It felt like a breath of fresh air once I got married because there was a choice on where to go. Since being married, I’ve started to enjoy the holidays again and making memories with my husband and his extended family. I keep my mom at an arm’s length and try my best to turn around the holidays after many years of pure disappointment and deprivation. Never be afraid to set your own traditions and make the season anew. You have the power to do so.

 

Isolation, loneliness, and complicated family dynamics

I come from a divorced family, as does my husband. Figuring out the logistics of seeing everyone (some of whom don’t get along) is very hard for us. One year we hosted and literally every group was in a separate room. It was not a fun party for me. We haven’t done Christmas presents for anyone since the birth of our first son because there are just too many people to buy for (4 sets of parents, 4 siblings with their spouses, 10 nieces and nephews).
 
Doing a number Christmas gift exchange wouldn’t work because we’re literally the glue that holds this divided family together. I don’t have a great relationship with my dad, even went four years without talking. My older half sister says he has to be on the autistic spectrum (genius but can’t relate to people) but I don’t think that’s it. In his Christmas “life update newsletter” insert that goes into his Christmas cards my sister is always listed as the doctor working xyz. I’m listed as “still a stay at home mom” and that I “make Christmas shopping easy by providing wish lists with links to certain items for the kids.”
 
This year has been especially tough because of trying to keep our two month old daughter safe health-wise. Even our pediatrician who has a very laid back approach to kids getting sick told us to be extra cautious with this trifecta of respiratory illnesses circulating. Two of our parents are refusing to get their COVID boosters so we’ve been doing outside only visits with them. One set of grandparents hasn’t even met our daughter because they’ve been sick. We haven’t really been able to enjoy any Christmas activities outside the house besides driving around to see Christmas lights. Also, we haven’t had any play dates for the kids since Halloween because everyone is sick. I’m very grateful for my family and how blessed we been but this holiday season has been very isolating and lonely this year.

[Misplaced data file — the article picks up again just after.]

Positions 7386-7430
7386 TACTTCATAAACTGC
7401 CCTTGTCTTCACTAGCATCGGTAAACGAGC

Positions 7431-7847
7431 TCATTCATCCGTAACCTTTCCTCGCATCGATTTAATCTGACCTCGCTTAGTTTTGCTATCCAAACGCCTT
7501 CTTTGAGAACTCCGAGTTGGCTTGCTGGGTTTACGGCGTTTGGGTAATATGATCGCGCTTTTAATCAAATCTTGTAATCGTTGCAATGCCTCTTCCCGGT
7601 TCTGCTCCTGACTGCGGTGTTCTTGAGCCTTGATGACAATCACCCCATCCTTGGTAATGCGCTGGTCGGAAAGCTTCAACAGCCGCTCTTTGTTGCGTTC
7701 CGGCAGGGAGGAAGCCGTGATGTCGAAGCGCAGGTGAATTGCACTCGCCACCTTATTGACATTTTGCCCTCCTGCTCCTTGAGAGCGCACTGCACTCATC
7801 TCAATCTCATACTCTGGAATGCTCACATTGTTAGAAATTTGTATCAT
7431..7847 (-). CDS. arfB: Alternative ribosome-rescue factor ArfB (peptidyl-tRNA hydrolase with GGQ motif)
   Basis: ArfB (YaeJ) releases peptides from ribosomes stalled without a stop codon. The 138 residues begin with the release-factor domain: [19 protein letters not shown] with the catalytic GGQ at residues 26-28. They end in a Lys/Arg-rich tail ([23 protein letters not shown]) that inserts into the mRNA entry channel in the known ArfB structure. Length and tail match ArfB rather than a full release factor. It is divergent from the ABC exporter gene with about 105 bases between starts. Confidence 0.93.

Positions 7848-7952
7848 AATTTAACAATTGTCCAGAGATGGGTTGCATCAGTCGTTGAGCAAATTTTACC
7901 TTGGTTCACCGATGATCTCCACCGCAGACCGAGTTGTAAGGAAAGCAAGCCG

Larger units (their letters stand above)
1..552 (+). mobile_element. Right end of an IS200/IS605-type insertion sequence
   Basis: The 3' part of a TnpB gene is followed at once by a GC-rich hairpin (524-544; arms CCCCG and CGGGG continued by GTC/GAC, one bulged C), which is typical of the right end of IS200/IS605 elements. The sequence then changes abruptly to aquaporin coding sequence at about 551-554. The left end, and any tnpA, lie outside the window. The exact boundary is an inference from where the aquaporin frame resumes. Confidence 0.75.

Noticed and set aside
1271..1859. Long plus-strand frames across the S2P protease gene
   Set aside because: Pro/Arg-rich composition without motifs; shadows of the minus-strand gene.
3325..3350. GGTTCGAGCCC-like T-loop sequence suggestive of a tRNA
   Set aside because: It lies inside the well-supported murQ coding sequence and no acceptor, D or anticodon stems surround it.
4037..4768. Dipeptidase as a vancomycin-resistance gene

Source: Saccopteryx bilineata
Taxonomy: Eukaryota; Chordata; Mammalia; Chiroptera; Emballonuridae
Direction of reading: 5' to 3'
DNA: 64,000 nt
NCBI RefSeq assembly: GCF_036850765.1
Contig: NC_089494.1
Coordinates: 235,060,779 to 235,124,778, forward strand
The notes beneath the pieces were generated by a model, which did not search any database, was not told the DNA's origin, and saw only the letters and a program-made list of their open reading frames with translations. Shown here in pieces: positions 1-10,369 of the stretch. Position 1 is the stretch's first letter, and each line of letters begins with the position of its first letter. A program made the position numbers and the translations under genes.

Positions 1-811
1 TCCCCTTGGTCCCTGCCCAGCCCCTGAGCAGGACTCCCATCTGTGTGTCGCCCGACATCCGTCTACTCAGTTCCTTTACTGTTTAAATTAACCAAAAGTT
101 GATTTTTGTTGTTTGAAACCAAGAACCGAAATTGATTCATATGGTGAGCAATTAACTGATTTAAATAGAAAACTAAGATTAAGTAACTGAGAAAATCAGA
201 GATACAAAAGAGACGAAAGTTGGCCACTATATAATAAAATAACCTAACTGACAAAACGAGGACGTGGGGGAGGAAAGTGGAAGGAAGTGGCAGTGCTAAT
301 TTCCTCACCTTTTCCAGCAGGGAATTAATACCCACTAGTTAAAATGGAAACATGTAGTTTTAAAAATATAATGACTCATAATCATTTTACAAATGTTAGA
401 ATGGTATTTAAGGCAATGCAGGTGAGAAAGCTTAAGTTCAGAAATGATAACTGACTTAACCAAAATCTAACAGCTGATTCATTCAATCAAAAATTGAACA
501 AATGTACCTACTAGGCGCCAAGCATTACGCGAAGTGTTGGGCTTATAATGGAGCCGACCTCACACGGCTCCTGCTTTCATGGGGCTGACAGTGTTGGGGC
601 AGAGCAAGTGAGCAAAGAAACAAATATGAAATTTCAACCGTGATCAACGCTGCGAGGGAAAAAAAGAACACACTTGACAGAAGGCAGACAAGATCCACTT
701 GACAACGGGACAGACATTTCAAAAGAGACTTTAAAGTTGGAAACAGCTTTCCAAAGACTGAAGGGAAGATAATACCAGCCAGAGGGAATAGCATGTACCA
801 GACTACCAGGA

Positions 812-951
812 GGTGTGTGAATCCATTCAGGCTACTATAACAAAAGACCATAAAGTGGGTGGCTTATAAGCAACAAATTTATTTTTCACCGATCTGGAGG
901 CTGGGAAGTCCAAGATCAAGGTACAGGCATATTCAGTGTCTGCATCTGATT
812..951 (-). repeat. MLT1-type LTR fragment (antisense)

Making Christmas our own

Watching the big families do Christmas—it’s what you see in most holiday movies. The siblings sharing special bonds, everyone sitting around a dining table, or coffee table, laughing, playing games, drinking wine. This is the fantasy, this is the dream but it’s never been a reality for me and for that, I feel a bit robbed. Do these families really exist? I have to think they do, but it’s hard to imagine when that image is so far from your reality.

So what is Christmas without that big, dysfunctional, whole self loving family unit? Rather than continue hoping for something that will never be, my husband and me set out to create our own special family moments on Christmas. The biggest part of that—we do not travel to see our given families and we don’t let them come see us either. We settle in, the four of us, and don’t get dressed for 2 days. We watch all the movies, eat all the cookies and sweets, play with new toys and games and aim to enjoy this downtime together.

Our hope is to create a strong enough bond, a true back and forth type of love and understanding, that one day when our kids are grown they want to be together as siblings and want to be with us, too. Maybe one day, when we’re old and gray, we’ll have one of those big dysfunctional families we all love to watch on the screen.

 

Longing for a baby

Hi Danielle – Thank you for this outlet. I struggle with one more year that I don’t have a baby to hold in my arms. Infertility is overwhelming and lonely and the road feels hopeless at times. This season is full of family and kiddo content and while I want to appreciate it all, deep down it stings. I know 2023 brings new beginnings and hope but today, I’m hurting.